First Lutheran has steps and stairs all over the place. It's essentially split-level. You enter in front and have to decide: go up or down? The only ground floor place is the entry on the east where the elevator is located. The elevator was added when handicapped awareness reached a point where it was a necessity. It was a problem for First Lutheran because I guess it could not be installed close to the sanctuary. First Lutheran had no choice, I'm told, but to install it way over on the east end, next to the parking lot. This leaves a considerable distance between the elevator and sanctuary, whereas at Assumption Church (the Catholic church), you're in the sanctuary, the front in fact, when you step out of the elevator.
Faith Lutheran Church on the west side of town is 180 degrees from First in terms of its accessibility for people who are either handicapped or challenged for walking. Remember, we have an aging population. Medical science has given us this miracle, but it comes with the rather substantial challenge of seeing that people are accommodated for their limitations or weaknesses. Heck, I'll be 60 years old next year! It's a myth that us boomers never age.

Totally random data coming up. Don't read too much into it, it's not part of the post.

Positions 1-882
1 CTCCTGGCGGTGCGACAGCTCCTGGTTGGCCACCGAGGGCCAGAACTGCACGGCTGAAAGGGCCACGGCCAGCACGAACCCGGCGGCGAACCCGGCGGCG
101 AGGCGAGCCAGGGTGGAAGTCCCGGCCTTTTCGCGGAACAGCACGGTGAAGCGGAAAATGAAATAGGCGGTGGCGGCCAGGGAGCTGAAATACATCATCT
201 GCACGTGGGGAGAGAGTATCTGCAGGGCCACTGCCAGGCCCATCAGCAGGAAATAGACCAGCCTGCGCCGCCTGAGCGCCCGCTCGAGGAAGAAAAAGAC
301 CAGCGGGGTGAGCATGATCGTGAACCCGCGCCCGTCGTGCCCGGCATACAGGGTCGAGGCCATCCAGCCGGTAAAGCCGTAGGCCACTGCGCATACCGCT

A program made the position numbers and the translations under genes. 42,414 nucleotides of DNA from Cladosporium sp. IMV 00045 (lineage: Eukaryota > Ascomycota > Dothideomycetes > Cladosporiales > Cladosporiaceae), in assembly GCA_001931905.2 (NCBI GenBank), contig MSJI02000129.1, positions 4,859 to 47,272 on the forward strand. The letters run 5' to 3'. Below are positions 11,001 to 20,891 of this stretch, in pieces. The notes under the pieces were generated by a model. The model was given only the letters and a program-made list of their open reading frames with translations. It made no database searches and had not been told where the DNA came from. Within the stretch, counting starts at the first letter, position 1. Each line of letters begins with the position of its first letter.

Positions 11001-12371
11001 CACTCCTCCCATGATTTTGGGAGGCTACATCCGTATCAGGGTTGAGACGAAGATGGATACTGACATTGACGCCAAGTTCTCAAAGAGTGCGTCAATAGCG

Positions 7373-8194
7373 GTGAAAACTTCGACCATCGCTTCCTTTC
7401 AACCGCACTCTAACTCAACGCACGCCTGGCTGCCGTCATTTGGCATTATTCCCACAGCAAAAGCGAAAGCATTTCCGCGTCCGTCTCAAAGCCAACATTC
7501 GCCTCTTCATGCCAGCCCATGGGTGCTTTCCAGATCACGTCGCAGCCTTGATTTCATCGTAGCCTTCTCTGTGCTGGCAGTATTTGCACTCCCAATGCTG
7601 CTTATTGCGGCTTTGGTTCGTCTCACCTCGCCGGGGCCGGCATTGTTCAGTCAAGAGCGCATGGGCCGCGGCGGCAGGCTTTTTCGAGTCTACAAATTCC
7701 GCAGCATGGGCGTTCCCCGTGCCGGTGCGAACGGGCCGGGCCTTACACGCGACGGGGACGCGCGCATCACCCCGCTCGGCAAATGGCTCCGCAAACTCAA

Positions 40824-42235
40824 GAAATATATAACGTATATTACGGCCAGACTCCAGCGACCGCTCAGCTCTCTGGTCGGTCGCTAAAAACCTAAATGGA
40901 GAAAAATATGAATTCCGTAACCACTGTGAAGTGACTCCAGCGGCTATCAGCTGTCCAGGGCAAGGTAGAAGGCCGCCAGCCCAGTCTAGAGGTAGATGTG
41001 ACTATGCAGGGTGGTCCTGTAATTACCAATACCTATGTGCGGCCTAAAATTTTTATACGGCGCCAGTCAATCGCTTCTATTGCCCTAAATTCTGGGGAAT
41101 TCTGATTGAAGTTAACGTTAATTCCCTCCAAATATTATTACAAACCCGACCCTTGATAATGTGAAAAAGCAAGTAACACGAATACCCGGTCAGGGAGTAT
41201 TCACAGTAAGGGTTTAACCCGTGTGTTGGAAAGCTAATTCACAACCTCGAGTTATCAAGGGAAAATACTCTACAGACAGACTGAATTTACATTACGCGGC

Faith Lutheran has no steps or stairs whatsoever, not even at the entrance. Logically it should be our church, given that my mother is 90 years of age, but she has belonged to First Lutheran since we came to Morris over 50 years ago.
At First Lutheran, the men's restroom is on one floor, the women's on the other! I guess they've added a unisex restroom also.
It can be hard for people seated toward the back of the sanctuary to see what's going on in front. One might suggest that a sanctuary be designed so that seats in back are higher than those in front.
I'm not sure a full-fledged pipe organ is needed in our new tech age, an age that would have a simple electronic keyboard and a couple tiny speakers produce a very full sound.